"It Must be Beautiful" is the project by Belorussian photographer Alexandra Soldatova that witnesses a deep research into people’s behaviours and their aesthetic feelings. She embarked on a journey throughout Belarus’ isolated landscapes to shoot the strikingly beautiful bus stops – actually, it appears as though they are some sort of scape door to a dreamy place. Searching for daily, social issues in her projects, as well as differences, influences and habits, Alexandra, whose photography story began in 2005 after having graduated from the faculty of Applied Mathematics, seems to be going to impress us for a long time.
I was young and I needed no reasons to change preferences. Also, there is a kind of journalistic courage when you reach places normally closed for people, like a factory or whatever. But, as everything, photography in particular and art in general is not only romantic, but a lot of work to do and to learn.
In general, at university I learnt how to learn, no matter if it is Mathematics, Cooking, Chinese of Art.
Exhibitions and festivals always keep you busy, not much more. But this is a good opportunity to meet and hear new friends, people both from art society and just passing by, and this is really important because they always bring new meanings to my projects.
It is more or less studies of my own relations with the big world. I would say that I’m interested in projects which make me ask questions and change my own definitions, boundaries, points of view.
Oh no, please! (Laughs). There are so many great photographers. Photography is endless, and favourites really depend on the moment.
At first, it took me some time to distinguish this view from reality behind the window of my car. I just felt a great disconnection and a connection in between front and rear, at the same time. I liked this duality and the emptiness of the stage.
Actually, shooting bus stops or stones is a pretty boring job where absolutely nothing happens. I like it because I can more or less plan my shootings. The only whimsical part of the process is weather, which I can never predict. During the very first part of the project, I was shooting for eight hours under pouring rain. Also, I waited for half a year to catch yellow leaves on the trees, then I drove 200 km north and I found an absolutely green forest…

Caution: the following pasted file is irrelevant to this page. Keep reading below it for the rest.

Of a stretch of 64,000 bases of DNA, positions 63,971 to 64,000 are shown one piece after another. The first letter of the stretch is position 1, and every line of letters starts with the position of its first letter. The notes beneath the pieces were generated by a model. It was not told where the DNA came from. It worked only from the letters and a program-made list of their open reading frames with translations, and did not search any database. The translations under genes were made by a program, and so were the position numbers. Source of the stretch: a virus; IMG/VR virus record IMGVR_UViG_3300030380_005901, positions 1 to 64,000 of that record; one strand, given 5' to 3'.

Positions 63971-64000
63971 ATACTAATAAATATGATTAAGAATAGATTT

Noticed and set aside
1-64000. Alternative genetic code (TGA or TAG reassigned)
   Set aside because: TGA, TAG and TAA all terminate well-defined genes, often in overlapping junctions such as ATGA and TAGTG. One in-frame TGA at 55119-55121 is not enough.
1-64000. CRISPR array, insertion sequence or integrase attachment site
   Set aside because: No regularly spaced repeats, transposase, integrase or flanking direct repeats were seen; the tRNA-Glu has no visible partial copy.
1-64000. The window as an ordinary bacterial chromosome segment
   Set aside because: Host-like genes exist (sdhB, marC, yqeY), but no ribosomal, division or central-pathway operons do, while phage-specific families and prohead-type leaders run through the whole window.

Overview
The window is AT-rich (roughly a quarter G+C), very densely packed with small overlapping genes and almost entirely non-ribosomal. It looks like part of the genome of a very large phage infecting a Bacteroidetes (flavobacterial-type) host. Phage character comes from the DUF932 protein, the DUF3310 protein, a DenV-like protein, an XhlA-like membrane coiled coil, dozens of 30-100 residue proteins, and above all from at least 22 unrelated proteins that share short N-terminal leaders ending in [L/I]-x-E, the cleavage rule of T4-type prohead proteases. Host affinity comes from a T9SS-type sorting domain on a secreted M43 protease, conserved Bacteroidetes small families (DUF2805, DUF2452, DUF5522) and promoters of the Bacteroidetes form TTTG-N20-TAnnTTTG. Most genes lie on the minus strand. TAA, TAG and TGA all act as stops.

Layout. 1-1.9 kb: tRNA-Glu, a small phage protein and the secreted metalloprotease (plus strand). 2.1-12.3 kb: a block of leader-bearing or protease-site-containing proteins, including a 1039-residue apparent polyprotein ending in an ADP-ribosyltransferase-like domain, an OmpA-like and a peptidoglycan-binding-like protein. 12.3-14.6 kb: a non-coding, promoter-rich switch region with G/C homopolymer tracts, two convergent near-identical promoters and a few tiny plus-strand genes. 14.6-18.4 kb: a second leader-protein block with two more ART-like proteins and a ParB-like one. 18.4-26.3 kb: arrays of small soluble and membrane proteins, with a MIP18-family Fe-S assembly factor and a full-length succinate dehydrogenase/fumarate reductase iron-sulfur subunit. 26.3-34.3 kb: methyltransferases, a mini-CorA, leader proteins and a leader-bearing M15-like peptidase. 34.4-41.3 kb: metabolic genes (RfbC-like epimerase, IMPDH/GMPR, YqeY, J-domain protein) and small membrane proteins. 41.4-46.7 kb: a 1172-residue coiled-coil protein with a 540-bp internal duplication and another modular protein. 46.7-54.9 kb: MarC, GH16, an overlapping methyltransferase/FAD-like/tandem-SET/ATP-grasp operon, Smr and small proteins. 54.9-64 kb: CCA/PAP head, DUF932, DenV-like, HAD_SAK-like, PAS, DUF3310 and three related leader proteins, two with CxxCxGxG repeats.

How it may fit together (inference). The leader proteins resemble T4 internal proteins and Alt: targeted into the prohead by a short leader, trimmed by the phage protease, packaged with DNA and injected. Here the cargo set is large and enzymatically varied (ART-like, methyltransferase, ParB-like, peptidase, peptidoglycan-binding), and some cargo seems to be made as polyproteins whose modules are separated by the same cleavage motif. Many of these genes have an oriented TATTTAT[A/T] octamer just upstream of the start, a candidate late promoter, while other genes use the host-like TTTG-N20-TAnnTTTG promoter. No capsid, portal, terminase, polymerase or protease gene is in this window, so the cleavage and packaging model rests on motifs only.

There is one with perfect blue sky and some little white clouds on it. It is all so perfect, a true art object in my opinion.
Well, I think that urban areas are something constantly changing, so there is a reason to have a piece of standard plastic in a city. It is much more complicated here, everything has to work together, all the architecture: streets, houses, bus stops…
Honestly, I don’t think so. They are a part of an environment people leave, something they do not detect as special any more. So I reckon things like these do not help to save the world, but they do influence society somehow.
The weather determines lifestyle, materials and people’s habits on a more physical layer. The geography determines them on a historical layer, but very global. I am looking for more personal, characteristic things in my projects. For example, in central Europe, the weather and the geography is more or less the same, but there is definitely a huge difference between countries.
In terms of identity maybe yes, the common things can tell a lot about who we are and where we are coming from. Under common I mean habits, traditions, preferences, things that we like or find beautiful – and at the end, form a culture.
The fact things are evolving is good in itself. My closest plan is to finish my new book project. It is about relations between people, about photography and myths, and about love.